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Cornelius News

Property owners reel from value increases

Jackie Huffman and Ken Joyner answer questions at the Newsmakers Breakfast

By Debbie Griffin and Dave Vieser.  The property revaluation statements Mecklenburg County released in January gave many business and home owners eye-popping sticker shock due to significant increases during the first countywide assessment process since 2011. There was intense criticism back then.

Each municipal entity within Mecklenburg County—besides Charlotte with the airport—depends on property taxes for more than half of its total revenue.

During the Newsmakers Breakfast at The Peninsula Club Feb. 20, County Tax Assessor Ken Joyner said the total value of real estate in Mecklenburg increased 54 percent, with a median increase of 43 percent for residential property and 77 percent for commercial property. Cornelius followed the same trends.

Some of the increases are stunning: The Publix/Magnolia Plaza valuation on West Catawba near Jetton rose from $11.97 million to $22.3 million

Home values also took off. Attendees responded to an informal survey about the size of their assessment increases:

—0-20 percent, less than five people

—20-40 percent, about 25 people

—40-75 percent, about 15 people

—75-100 percent, about four

—120 percent, one person.

More than 100 people attended the Newsmakers Breakfast, including Mayor Woody Washam; Town Commissioners Denis Bilodeau and Dr. Michael Miltich; and former Mayor and Sen. Jeff Tarte, who is a partner in a valuation appeals firm called Carolina Revaluation Services. Mecklenburg County Commissioner Pat Cotham introduced Joyner.

“I have no skin in the game,” said Joyner. “We simply look at the facts and try to get the assessments right. When it comes to commercial values, we look at three parameters: cost, income and sales. Clearly there has been a significant increase since the last valuation.”

In response to questions, Joyner said producing more online information for commercial properties is at the top of his wish list.

Said Joyner: “We have really good tools and comps for residential properties and I would like to see similar detail in place for commercial properties by the time we start our next reval.”

Jackie Huffman was the other panel expert. She is the assistant town manager in Huntersville and formerly served as Cornelius’ finance director and as Statesville’s assistant finance director. She was introduced by former Cornelius Commissioner Jim Duke.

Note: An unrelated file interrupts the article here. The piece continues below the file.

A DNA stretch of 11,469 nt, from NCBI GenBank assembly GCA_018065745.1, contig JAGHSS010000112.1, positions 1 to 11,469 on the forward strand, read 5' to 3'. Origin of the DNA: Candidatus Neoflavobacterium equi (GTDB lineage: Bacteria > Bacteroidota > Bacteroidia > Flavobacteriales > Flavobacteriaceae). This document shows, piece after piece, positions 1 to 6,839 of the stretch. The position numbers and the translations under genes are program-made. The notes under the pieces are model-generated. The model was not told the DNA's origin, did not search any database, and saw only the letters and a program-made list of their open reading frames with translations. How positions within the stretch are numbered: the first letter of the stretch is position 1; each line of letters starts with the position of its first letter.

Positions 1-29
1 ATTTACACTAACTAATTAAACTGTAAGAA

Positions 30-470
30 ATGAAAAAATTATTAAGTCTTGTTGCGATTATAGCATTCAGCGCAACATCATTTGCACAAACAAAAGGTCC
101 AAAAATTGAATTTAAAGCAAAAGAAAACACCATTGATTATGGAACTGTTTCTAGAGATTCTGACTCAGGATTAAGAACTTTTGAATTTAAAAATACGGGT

Before and during the breakfast, Huffman addressed the concept of a “revenue neutral” tax rate, a state-required figure which all municipalities must publish during their budget review.

“What I think most people don’t understand is revenue neutral does not mean each taxpayer pays the same amount of tax each year; revenue neutral means the town’s property-tax collections remained flat comparing taxes the year before the revaluation and the year after the revaluation,” Huffman said. “Revenue neutral is really a tool to be used from the town’s perspective, not individual taxpayers.”

What’s the methodology for commercial property east of I-77?

Photography studio owner Deborah Young said she will appeal her valuations, explaining that she didn’t see abundant evidence to support the value increases of 120 percent at one of her houses on Catawba and 80 percent at another. Joyner reiterated the commercial-valuation criteria of cost, income and sales; he said any of the assessors could share the methodology used to value a specific property.

A homeowner in The Peninsula asked how the value of lakefront property is calculated.

Joyner confirmed that lakefront neighborhoods were once viewed in a more collective sense, but they’re now broken into segments and then examined according to attributes such as views and how they’re positioned.

What about tear downs?

There have been 20 or 30 demolition/new home projects that may result in much higher values even for surrounding properties. Some values have doubled.